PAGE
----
a very faint horizon – or perhaps…

… there is no horizon at all?

Yesterday afternoon’s dog walk we ended up back at the beach. The  water was completely still— so unusual. And a very thin mist, not quite fog, hung over the Strait.  It looked so much like sea and sky melted into each other as though there was no horizon at all. Or just barely so. I can actually see it, and also  a ferry  approaching the Pass. Its almost obscured, but not quite.

What I love about this scene is the range of blues, from pale, soft, through a rich royal blue, and into the deep indigo in the foreground.

And I love the suggestion of there not being a horizon at all… which is true. Once you get there, its still just as far away…

a vanishing horizon
(click for larger image)

nourishing the young

young cedar thriving
young cedar thriving (click to enlarge)

The fresh young cedar draws its nourishment from the grand old stump. Forest life and its poignant beauty this afternoon was just what I needed, apparently. I’d been pensive, aware of the passing of time, and the losses that means, the people and generations gone.  The thinning of the fog invited me out with my camera, and I’m so grateful for the hour outside both in the beach and in the woods.

The fog itself wasn’t the focus of most of today’s photos (though I did get some of those too).  Instead I meandered, with my camera,  in the woods, and the slant of light pointed me to some of the beauties that I’d have missed if my gaze hadn’t been directed to them by the shafts of sun, like a spotlight that’s ever changing, every day, every minute, and season to season, moving on.

This image seemed particularly apt, given my earlier pensiveness, and the shifting light and mists and all. And in the midst of it, hope. And new life emerging in unexpected places.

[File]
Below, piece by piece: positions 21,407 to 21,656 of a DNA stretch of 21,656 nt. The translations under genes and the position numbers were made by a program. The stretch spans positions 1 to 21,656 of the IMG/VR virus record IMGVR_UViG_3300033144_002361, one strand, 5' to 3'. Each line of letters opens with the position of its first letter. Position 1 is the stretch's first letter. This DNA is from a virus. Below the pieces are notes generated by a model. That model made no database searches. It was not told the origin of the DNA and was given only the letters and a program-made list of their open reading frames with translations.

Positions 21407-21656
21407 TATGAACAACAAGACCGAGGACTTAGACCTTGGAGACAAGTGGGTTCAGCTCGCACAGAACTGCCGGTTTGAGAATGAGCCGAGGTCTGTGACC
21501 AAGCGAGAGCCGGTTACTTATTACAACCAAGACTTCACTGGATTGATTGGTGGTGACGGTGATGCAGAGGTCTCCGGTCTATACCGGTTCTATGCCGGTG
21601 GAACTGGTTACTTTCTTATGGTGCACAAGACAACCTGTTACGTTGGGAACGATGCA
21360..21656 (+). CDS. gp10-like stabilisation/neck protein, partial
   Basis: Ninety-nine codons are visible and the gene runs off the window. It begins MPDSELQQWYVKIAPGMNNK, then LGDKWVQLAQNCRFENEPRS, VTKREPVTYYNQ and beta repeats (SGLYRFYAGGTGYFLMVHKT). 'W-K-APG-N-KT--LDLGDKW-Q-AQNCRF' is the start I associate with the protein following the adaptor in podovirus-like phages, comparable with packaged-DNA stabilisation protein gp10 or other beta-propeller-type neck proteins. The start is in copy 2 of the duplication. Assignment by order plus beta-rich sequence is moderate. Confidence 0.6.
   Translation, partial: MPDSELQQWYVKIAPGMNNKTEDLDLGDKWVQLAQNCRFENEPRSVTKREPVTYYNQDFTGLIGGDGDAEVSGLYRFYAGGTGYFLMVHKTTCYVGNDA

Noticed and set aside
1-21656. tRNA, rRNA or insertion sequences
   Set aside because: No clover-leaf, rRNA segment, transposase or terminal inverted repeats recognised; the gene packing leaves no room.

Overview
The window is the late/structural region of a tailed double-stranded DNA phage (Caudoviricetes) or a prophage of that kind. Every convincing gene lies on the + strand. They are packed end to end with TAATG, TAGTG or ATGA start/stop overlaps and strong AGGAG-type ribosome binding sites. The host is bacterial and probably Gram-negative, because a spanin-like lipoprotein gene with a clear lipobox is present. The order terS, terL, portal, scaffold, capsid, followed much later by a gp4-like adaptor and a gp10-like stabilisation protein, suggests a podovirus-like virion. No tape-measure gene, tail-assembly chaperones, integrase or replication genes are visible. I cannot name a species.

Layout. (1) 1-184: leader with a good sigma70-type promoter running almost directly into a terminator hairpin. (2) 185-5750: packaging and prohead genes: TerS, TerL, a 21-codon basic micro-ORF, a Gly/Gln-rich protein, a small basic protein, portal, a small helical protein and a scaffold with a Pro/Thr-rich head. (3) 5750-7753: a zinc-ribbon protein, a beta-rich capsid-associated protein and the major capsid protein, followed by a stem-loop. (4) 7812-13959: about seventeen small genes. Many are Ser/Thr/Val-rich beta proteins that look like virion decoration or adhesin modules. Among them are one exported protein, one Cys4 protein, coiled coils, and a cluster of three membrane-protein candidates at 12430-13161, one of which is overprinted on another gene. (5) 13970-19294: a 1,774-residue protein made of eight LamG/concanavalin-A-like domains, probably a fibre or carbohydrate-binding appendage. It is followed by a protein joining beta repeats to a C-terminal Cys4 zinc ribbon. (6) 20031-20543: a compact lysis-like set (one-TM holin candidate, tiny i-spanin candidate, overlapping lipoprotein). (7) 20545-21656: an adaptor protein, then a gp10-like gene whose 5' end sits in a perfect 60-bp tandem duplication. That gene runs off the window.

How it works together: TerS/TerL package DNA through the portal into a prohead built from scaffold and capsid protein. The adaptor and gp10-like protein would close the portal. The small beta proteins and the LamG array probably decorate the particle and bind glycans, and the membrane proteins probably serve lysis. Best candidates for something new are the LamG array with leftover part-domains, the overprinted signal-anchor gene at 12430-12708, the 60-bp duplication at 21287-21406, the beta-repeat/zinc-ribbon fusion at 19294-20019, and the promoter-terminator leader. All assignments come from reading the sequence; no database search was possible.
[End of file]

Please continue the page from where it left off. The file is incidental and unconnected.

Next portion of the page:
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I’ve edited the photo above with Topaz Simplify. 

an inviting path…

an inviting path to the quiet garden
the path to the quiet garden (click to enlarge)

As the sun lowers, the path entering the little ‘quiet corner’ of our garden is particularly inviting — the sunlight glowing through the leaves, and the variety of colours dappling the path itself, and one lone vibrant fuschia  — It all suggests something of the beauty of the space  on the other side of the small archway…

these precious last days …

the creekside path
a creekside path, diverging around a grand old maple (click to enlarge)

Spending a few days in ‘town’ offers a chance to walk the paths along Mosquito Creek. The delight of these walks comes not only from the beauty alongside the tumbling creek-water, but the poignancy of recognizing these are likely last days before the green leaves the trees (so to speak). The sunlight shining through the still vibrant green is more precious perhaps because these days are so limited. But its not only the colour and light. For me its also their shadow patterns on the path —  constantly shifting, and intriguing.

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The photo above is one of my favourite points on the trail where it diverges around a grand moss-clothed maple. To the left it goes down to the creek itself. To the right, up to the road. The main trail is straight ahead, past the maple,  following alongside the creek.

One of the best tafoni spots

Last week we ventured out to Salamanca Point. The access path opened to a stunning view— the open strait, from NW to SE—  but it was the tafoni that was particularly awesome. Galiano’s sandstone shores are a great place to study tafoni — the intriguing shapes sculpted in the sandstone— but I think this particular spot is one of the best on the island.

The slant of the afternoon sun called attention to  the variety of shapes with patterns of shadow and light, gentle curves and straight lines, the regular pitting and the random swoops and hollows.

Watch for further photos of tafoni in later posts. Its one of my favourite ‘subjects’.

 

 

an eye on arbutus bark

the extraordinary colours of arbutus bark...
the extraordinary colours of arbutus bark…(click to enlarge)

I’ve been asked about the image on my Curious Spectacles Welcome Page, so I thought it best to post a special post to respond to the question.